May 10, 2007


Shin Hanga: The New Print Movement of Japan. By Barry Till. Pomegranate. $24.95.

Louis Sullivan’s Merchants National Bank. By Bill Menner. Pomegranate. $18.95.

      Different cultures approach design questions quite differently. There is little surprise in discovering delicacy in Japanese artistic expressions, but a great deal in finding such delicacy within stolid, foursquare American buildings – bank buildings, no less.

      As curator Barry Till explains in his straightforward introduction, shin hanga (which literally means “new prints”) is a movement that lasted from about 1910 to 1960 (although some elements continue today). It was started by a publisher named Watanabe Shozaburo – who was concerned about the decreasing interest in older woodblock prints called ukiyo-e (“pictures of the floating world”). Shozaburo recruited talented young artists to produce new and original prints that would echo the old style but have mass appeal and be more widely available than the old, increasingly costly woodblock prints. Although various foreign artists contributed to shin hanga, the prints shown in this book – all from the Art Gallery of Greater Victoria, British Columbia – exhibit traditional Japanese color use and attention to detail. This is so even when the prints show American scenes, as three 1925 examples do (Grand Canyon, Niagara Falls and Mount Rainier, all by Yoshida Hiroshi). When the prints show Japanese scenes, they are particularly lovely. Examples include “Moon over Tide at Enoshima” (1933) by an artist known simply as Toko, done almost entirely in shades of blue except for the bright full moon; “Fireflies” (1934) and “Girl with a Fan” (1924) by Ito Shinsui, showing traditionally dressed Japanese women using fans in decidedly nontraditional ways, including as a fly swatter; and a number of prints of actors in theater roles. The influence of shin hanga was wide, as this book shows through inclusion of several works by British and French artists, but the subject matter and style of the works speak always of traditional Japan.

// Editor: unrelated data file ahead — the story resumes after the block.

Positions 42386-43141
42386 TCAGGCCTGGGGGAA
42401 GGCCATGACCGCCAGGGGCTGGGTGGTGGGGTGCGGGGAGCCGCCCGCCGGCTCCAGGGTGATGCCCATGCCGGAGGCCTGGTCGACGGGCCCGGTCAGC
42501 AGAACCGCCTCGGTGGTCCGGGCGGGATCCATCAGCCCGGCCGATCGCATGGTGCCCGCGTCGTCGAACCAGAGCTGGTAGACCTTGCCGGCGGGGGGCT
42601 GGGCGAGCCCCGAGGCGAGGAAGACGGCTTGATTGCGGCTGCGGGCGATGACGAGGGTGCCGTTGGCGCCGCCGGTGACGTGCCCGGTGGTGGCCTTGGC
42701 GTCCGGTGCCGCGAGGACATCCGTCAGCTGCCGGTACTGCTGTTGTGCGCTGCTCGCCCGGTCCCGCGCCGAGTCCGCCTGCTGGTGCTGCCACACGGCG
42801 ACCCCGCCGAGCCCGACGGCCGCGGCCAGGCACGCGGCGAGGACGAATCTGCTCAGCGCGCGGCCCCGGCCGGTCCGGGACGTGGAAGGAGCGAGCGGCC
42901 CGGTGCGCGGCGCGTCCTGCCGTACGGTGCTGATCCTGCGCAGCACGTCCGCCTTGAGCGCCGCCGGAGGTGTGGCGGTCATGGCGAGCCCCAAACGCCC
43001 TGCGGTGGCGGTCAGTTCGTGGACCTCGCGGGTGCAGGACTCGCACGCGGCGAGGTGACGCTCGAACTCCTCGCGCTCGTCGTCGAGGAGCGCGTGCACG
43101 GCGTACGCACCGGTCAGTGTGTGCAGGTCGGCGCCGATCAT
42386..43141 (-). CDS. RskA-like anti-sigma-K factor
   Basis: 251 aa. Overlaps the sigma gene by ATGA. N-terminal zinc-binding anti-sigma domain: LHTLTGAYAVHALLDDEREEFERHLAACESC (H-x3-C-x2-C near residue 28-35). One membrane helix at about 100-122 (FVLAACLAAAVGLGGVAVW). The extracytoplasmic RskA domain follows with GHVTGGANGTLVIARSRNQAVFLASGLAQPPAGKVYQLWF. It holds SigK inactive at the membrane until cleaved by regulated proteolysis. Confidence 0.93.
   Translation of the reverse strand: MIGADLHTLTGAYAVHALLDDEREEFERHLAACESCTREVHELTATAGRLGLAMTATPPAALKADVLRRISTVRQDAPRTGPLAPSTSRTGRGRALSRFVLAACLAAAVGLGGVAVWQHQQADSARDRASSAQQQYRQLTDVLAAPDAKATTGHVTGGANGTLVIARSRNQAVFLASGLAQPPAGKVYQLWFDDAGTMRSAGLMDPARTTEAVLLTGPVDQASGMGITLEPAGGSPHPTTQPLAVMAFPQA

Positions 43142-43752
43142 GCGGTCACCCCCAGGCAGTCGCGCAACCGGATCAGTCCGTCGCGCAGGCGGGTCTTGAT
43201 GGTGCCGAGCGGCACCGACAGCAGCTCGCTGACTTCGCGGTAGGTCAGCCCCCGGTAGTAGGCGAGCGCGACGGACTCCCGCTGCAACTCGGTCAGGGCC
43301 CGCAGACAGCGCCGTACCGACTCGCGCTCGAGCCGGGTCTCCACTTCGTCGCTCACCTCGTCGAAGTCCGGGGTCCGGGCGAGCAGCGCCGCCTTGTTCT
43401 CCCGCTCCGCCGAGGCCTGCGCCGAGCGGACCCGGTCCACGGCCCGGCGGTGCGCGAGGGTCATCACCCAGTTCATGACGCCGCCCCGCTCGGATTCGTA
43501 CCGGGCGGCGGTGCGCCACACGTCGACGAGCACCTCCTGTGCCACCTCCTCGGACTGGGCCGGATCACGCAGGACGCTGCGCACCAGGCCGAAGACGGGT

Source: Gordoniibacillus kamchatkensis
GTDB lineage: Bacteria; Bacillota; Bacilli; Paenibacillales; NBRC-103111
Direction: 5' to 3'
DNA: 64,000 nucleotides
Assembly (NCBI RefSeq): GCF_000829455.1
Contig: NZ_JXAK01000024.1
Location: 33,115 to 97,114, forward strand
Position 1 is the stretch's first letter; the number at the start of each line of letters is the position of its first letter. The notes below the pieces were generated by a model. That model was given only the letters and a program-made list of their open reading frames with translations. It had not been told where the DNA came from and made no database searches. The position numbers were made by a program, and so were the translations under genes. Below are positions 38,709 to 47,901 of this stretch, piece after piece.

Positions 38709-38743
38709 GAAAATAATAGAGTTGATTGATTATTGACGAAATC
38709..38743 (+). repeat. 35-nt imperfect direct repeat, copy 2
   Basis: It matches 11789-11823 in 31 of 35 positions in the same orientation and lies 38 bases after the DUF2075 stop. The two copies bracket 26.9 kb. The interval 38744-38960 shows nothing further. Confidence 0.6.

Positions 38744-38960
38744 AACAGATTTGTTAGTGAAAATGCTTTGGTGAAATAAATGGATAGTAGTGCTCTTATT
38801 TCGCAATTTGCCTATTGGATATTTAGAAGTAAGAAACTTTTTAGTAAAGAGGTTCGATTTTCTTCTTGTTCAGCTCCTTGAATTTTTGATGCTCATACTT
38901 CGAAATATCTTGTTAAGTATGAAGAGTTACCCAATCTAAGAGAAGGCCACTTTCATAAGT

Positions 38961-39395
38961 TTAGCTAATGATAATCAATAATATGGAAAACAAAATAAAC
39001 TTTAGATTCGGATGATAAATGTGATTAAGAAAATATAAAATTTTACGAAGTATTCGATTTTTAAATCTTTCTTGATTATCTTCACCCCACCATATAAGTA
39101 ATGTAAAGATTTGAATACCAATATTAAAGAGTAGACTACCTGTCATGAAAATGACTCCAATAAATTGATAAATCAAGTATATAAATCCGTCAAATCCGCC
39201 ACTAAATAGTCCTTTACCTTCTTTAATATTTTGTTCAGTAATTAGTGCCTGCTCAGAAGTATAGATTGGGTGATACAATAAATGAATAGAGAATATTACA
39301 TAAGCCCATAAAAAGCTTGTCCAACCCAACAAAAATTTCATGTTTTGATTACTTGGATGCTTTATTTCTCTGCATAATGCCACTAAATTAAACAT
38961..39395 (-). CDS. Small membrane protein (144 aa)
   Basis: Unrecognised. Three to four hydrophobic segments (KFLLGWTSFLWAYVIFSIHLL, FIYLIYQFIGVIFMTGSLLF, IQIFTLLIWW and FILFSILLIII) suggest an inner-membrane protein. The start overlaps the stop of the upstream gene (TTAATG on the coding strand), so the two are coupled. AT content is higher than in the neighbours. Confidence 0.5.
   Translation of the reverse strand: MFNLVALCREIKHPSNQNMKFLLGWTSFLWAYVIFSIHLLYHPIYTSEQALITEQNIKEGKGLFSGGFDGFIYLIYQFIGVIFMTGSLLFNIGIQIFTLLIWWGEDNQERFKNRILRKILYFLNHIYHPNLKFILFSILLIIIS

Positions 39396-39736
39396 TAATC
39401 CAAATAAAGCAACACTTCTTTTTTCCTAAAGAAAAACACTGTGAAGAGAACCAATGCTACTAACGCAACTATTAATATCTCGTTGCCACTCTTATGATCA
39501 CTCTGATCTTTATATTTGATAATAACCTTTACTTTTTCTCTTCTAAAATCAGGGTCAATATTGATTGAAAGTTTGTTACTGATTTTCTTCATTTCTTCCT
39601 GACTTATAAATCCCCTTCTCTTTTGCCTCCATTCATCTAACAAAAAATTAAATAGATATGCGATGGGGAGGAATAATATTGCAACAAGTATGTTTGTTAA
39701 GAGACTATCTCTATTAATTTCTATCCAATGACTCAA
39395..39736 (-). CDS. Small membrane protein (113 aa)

Architect Louis Sullivan (1856-1924) had wide influence of a different sort. Considered the creator of a uniquely American architectural style, Sullivan – for whom Frank Lloyd Wright worked from 1887 to 1893 – has been called the father of the American skyscraper. But Louis Sullivan’s Merchants National Bank shows him creating more modest buildings, and in some ways more intricate ones. Late in his career, between 1908 and 1920, Sullivan designed eight buildings that he described as “jewel boxes.” At first glance, they are squat, usually rectangular, and of no immediate interest. At second and later glances, they are fascinating. They are bank buildings designed with a combination of brick-box simplicity and wonderfully detailed ornamentation. Merchants National Bank in Grinnell, Iowa, was the fourth of Sullivan’s jewel boxes (pictures of all the others, including an unusual trapezoidal building designed for a triangular lot, are shown at the end of the book). Journalist and architecture aficionado Bill Menner, who lives in Grinnell, discusses the opening of Sullivan’s bank building on New Year’s Day 1915, explains how it came to be designed and built, and then offers a photographic tour of its many surprises – which include gilded terra-cotta ornamentation, gorgeous stained-glass windows by Louis Millet, and a fascinating juxtaposition of geometric shapes with griffins and stylized human figures. The bank remains in use with fairly minor modifications, the unexpected delicacy within its overall blocky structure making it an unusually pleasant example of American design that stresses utilitarianism but determinedly provides something more as well.

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